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Musical Arts

Student Model Print

The use of an authority’s quotation to open this editorial lends credibility to the writer’s opinion. Seventh-grader Jess backs up her position in subsequent paragraphs.

Musical Arts

“Fine arts are important in the curriculum because of what they do for learning,” stated Patty Taylor, arts consultant for the California State Department of Education. In other words, the arts, especially music, should be part of every school’s curriculum at every grade level. Music makes students smarter, gives children something positive to do, and builds self-confidence. Most students don’t have a chance to learn music outside of school, and everyone deserves that opportunity.

Students would be much smarter if they had some music experience. They would improve their classroom skills, like paying attention, following directions, and participating without interrupting. People develop all these skills when they learn music. Musicians are also better in math, and they get higher S.A.T. scores. For instance, a study by the College Entrance Examination Board reported, “Students with 20 units of arts and music scored 128 points higher on the S.A.T. verbal and 118 points higher in math.” Arts and music teach focus and thinking that improve other areas of learning. A Rockefeller Foundation study states that music majors have the highest rate of admittance to medical school. Making music also lets children use their imaginations, unlike playing with video games and electronic stuffed animals. “It provides students a chance to try out their own ideas,” according to the California Educator. Music makes children well-rounded students, strengthening their minds for all subjects.

Music not only makes children better students but also gives them something positive to do. In a music program, children can be part of a band or choir instead of getting into trouble. Parents can enjoy listening to their children’s music instead of seeing them glued to a computer or TV screen. In band, students get to be part of a team. They can interact with old friends and make new friends through music. In fact, on her Web site "The Musician's Brain," Lois Svard explains how music stimulates "mirror neurons," which synchronize performers but also help them empathize with each other. As the great choral conductor Eric Whitacre said, directing a choir is all about getting a room of people to breathe together. In many ways, music helps people connect.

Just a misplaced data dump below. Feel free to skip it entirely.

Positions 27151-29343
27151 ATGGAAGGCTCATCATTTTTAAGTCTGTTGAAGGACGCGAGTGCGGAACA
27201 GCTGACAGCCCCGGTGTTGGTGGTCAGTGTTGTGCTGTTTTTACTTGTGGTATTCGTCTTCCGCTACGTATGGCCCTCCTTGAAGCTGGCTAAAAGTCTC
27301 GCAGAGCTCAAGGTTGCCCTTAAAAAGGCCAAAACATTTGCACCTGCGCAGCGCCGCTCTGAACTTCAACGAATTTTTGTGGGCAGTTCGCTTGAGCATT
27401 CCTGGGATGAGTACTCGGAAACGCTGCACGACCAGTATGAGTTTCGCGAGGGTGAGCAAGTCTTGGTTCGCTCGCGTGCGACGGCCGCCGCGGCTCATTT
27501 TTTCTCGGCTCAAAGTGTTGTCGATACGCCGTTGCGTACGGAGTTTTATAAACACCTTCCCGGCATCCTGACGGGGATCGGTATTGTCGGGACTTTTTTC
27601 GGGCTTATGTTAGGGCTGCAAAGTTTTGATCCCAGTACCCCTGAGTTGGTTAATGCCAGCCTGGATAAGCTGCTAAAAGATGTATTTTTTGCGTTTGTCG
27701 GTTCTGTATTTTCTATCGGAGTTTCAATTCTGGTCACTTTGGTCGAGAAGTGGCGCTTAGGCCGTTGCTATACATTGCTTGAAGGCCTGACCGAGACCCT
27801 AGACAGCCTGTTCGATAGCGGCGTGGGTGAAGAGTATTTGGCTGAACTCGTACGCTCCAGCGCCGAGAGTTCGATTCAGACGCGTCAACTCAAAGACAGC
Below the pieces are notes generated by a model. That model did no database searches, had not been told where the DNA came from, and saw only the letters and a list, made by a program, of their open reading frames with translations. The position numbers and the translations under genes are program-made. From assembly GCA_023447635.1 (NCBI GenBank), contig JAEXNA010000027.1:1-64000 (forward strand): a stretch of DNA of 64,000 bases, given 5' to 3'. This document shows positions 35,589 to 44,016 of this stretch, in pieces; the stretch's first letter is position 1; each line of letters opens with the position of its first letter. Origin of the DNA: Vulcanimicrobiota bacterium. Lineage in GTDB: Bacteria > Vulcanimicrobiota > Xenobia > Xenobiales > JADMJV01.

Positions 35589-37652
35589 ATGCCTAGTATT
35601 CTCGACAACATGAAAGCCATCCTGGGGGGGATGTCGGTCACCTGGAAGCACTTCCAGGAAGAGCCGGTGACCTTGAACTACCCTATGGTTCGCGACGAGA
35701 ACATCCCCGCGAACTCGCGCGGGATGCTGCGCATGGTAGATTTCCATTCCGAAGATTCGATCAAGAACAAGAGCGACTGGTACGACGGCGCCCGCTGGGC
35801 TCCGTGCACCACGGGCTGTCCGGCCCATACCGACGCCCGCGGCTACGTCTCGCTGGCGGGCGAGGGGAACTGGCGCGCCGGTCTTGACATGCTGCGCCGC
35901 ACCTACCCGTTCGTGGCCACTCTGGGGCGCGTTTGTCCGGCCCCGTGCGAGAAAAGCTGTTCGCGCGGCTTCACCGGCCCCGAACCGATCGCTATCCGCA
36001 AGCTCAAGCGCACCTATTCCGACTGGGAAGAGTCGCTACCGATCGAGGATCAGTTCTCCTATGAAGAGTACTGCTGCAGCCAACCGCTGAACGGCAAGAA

Music builds self-confidence. It gives children a sense of accomplishment and success. Making music is something for them to be proud of, and it lets kids practice performing in front of an audience. As reported in the California Educator, “It gives [students] self-confidence and a feeling of importance to have a skill someone appreciates. They are also learning how to accomplish something from beginning to end and actually come out with a product that they can be proud of.” Music gives children an outlet for self-expression, and that helps develop their self-confidence.

Once again, music is important because it can make children better students, give them something positive to do, and build their character. Unfortunately, the children who need music lessons the most usually don’t have access to them outside of school. That is why music should be offered in every single grade in every school.

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